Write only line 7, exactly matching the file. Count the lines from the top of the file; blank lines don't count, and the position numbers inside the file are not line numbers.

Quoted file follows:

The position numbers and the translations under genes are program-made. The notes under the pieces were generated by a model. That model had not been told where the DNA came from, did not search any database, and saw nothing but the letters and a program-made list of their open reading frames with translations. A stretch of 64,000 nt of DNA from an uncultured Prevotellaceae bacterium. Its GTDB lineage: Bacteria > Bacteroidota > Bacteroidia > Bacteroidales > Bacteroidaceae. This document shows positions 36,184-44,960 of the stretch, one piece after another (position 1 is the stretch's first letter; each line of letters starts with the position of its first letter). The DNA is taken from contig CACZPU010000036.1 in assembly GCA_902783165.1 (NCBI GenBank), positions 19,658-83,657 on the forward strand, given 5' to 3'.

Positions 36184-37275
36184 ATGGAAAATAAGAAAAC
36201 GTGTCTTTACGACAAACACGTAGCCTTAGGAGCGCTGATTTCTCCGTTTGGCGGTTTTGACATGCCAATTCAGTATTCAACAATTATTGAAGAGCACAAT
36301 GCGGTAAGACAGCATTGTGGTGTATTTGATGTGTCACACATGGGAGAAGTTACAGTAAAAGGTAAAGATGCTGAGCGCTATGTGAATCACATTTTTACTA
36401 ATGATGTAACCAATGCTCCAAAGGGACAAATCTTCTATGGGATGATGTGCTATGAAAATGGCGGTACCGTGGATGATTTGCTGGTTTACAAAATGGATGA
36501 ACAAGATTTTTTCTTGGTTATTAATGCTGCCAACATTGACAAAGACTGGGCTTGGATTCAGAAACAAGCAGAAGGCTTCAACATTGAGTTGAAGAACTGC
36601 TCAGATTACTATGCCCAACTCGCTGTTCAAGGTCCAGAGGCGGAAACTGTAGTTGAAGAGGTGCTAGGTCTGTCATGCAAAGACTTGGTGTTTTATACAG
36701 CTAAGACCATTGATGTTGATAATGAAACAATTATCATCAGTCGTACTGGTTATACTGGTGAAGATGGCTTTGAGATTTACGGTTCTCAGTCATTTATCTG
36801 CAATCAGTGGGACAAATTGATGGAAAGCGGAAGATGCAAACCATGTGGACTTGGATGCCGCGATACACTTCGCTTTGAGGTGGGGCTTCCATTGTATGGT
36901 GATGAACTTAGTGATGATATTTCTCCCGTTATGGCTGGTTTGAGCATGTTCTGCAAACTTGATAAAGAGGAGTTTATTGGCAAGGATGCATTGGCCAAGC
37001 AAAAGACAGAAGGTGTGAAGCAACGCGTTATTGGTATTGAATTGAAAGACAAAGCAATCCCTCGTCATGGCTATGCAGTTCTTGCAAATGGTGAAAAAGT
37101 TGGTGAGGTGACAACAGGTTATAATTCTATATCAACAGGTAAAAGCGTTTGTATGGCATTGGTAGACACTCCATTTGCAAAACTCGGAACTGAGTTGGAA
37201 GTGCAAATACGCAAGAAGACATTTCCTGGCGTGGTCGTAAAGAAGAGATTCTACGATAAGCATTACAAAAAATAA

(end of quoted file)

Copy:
36501 ACAAGATTTTTTCTTGGTTATTAATGCTGCCAACATTGACAAAGACTGGGCTTGGATTCAGAAACAAGCAGAAGGCTTCAACATTGAGTTGAAGAACTGC